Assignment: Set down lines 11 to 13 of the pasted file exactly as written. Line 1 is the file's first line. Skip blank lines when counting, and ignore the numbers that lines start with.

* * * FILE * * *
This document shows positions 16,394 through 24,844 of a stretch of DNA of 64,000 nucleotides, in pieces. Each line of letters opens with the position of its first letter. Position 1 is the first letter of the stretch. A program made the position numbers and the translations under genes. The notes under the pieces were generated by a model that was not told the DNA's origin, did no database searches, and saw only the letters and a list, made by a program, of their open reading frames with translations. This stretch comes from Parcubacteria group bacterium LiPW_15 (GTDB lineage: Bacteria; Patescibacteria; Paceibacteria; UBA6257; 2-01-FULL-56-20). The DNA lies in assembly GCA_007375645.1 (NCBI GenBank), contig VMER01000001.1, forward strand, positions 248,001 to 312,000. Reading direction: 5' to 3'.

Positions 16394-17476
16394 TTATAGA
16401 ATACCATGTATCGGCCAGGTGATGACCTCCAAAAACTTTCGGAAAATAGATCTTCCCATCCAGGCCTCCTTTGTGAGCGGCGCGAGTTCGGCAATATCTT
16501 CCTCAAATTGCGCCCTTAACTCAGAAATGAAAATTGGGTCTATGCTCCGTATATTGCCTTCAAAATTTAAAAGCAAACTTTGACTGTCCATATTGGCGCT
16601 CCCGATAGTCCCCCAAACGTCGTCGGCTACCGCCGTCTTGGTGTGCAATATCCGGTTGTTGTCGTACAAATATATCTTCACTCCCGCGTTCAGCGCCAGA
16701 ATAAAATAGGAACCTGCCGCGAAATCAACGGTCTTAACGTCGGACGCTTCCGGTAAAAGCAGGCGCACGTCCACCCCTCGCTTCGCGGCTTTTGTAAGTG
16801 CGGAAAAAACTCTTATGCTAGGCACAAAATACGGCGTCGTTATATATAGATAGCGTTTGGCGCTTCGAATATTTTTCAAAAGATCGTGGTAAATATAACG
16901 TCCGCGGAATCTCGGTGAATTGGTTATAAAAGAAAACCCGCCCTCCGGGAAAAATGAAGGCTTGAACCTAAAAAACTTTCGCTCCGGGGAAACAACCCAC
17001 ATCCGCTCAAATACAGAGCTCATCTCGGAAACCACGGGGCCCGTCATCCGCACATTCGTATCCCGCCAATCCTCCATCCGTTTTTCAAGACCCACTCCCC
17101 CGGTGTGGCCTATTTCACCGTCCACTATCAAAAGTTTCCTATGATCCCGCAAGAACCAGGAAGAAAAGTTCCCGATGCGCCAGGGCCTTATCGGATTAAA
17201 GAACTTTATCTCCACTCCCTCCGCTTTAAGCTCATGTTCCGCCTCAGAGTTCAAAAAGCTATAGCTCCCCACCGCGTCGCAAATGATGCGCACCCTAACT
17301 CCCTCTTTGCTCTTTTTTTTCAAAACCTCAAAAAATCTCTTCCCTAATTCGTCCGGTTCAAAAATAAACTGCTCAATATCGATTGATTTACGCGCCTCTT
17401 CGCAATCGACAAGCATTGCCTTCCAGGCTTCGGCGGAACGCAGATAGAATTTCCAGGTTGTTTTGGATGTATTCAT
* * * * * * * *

17101 CGGTGTGGCCTATTTCACCGTCCACTATCAAAAGTTTCCTATGATCCCGCAAGAACCAGGAAGAAAAGTTCCCGATGCGCCAGGGCCTTATCGGATTAAA
17201 GAACTTTATCTCCACTCCCTCCGCTTTAAGCTCATGTTCCGCCTCAGAGTTCAAAAAGCTATAGCTCCCCACCGCGTCGCAAATGATGCGCACCCTAACT
17301 CCCTCTTTGCTCTTTTTTTTCAAAACCTCAAAAAATCTCTTCCCTAATTCGTCCGGTTCAAAAATAAACTGCTCAATATCGATTGATTTACGCGCCTCTT